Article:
Little over a week after calling the A-League a ‘joke’, Queensland’s richest man and owner of Gold Coast United FC, billionaire Clive Palmer, is looking to overhaul the way football operates in Australia.
Chief executive of Football Federation Australia (FFA), Ben Buckley, initially reacted by denouncing Palmer’s criticism and releasing a statement claiming that football fans across Australia would “rightfully condemn the lack of respect inherent in comments made by Clive Palmer”.
Yet Palmer refused to be put in his place by the FFA, launching into a tirade of disparaging remarks, slamming the administration of the A-League by the FFA, its chairman Frank Lowy and breaching a minimum of three articles in the club participation agreement. With his criticism firmly out of hand, the FFA saw no alternative other than to revoke Palmer’s A-League license for his Gold Coast United club.
Upon hearing news of the FFA’s decision, Palmer took to twitter to continue his childish rant, tweeting: “We intend to fight this ludicrous decision by incompetent FFA in the courts. Frank Lowy is an institution who now belongs in an institution.”
It’s hard to see Palmer’s movements in recent days as anything more than an egotistically-charged response to the FFA’s decision to axe Gold Coast United from the competition. While Palmer may have the finances to back a new governing body for the game in Australia, his spell as the chairman and owner of Gold Coast suggests the smaller his involvement, the better. While renowned for having a close working relationship and strong involvement with the Gold Coast club and its players, Palmer has also bluntly admitted that when it comes to football, “I don’t even like the game, I think it’s a hopeless game”.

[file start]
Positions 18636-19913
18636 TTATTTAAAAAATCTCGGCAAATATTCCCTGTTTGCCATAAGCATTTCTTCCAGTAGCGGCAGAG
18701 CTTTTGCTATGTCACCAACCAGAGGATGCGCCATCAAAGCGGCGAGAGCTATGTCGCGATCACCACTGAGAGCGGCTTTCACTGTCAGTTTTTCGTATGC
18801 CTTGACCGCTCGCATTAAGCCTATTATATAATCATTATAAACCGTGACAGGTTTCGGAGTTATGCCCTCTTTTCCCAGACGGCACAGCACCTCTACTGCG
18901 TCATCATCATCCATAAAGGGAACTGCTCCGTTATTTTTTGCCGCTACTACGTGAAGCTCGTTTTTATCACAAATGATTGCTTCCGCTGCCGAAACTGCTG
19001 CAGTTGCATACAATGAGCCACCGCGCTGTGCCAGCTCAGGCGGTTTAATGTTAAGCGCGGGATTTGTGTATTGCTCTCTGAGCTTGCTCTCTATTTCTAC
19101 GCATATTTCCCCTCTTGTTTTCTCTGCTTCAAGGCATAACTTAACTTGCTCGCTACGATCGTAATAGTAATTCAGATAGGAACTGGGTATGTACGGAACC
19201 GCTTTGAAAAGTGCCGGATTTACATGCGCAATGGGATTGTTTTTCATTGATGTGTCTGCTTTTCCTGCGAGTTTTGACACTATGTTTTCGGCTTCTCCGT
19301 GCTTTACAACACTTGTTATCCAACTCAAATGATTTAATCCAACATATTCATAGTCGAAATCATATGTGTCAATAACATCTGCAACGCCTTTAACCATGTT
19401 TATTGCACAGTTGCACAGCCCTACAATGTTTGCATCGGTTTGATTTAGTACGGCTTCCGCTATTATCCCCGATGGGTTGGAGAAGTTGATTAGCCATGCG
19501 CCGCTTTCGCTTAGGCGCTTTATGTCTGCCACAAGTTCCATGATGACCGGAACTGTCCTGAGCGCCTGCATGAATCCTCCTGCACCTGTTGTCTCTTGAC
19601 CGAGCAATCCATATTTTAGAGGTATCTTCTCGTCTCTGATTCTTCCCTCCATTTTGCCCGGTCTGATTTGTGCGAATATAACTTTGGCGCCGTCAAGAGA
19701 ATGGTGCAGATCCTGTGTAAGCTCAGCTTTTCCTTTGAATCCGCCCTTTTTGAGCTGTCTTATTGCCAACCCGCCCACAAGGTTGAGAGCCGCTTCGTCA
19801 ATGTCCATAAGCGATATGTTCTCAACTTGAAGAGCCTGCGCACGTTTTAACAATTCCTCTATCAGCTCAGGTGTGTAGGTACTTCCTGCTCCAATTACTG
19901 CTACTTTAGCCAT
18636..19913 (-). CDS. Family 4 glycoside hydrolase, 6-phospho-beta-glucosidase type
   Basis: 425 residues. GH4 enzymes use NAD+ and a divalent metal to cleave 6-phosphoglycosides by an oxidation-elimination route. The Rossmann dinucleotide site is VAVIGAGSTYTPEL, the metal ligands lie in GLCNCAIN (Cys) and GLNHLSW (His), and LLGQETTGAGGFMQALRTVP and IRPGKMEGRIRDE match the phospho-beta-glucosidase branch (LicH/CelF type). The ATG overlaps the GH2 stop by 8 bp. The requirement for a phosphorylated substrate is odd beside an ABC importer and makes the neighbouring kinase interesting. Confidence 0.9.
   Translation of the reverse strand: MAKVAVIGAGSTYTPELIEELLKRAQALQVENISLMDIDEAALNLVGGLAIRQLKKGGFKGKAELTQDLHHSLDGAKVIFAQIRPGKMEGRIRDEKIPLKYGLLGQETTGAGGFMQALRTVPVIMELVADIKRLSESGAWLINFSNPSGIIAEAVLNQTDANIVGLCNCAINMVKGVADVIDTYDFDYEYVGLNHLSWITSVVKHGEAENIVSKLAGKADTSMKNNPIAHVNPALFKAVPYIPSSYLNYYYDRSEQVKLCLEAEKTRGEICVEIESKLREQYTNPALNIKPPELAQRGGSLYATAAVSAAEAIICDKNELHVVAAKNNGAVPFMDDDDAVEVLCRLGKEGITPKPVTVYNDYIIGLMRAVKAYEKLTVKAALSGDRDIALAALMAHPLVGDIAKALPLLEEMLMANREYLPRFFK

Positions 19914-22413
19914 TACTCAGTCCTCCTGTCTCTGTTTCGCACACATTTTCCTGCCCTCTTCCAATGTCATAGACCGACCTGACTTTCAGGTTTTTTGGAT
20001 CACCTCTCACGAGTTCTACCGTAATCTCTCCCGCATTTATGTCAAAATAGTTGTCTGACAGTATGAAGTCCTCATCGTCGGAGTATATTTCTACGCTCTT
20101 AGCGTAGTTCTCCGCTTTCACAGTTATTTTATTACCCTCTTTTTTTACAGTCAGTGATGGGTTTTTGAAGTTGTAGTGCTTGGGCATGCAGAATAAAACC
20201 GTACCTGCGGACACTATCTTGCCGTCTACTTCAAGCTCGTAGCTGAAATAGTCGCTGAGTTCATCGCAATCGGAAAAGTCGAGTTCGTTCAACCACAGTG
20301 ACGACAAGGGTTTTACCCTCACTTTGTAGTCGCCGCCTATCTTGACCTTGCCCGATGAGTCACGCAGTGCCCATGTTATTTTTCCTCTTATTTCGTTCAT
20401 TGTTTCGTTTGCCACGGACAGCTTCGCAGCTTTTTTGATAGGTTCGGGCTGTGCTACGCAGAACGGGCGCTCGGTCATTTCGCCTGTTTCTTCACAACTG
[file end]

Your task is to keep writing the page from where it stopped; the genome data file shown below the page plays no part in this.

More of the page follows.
In retaliation to the FFA’s decision, Palmer has proposed a new rival governing body- ‘Football Australia Pty Ltd’ – and suggested this body could be at the head of a new league. A mining magnate who has made clear that football is an ‘insignificant’ part of his life, Palmer is hardly the man Australians should turn to when the future of the game in this country remains uncertain.
The outburst tarnishes what has actually, thus far, been a positive year in terms of the development of the game domestically. The league’s acquisition of marquee players Harry Kewell and Brett Emerton has seen discernable spikes in crowd attendances for Melbourne Victory and Sydney FC respectively. The A-league has this year posted an average crowd of 11,013 per game, rejuvenating the competition somewhat after attracting a dismal average of 8,393 supporters in the 2010-11 season. The coming weeks, however, will determine the impact Palmer’s movements will have on the already tenuous climate of football in Australia. With any luck, the incredible furor ignited by Palmer’s movements will die off as quickly as it has arisen.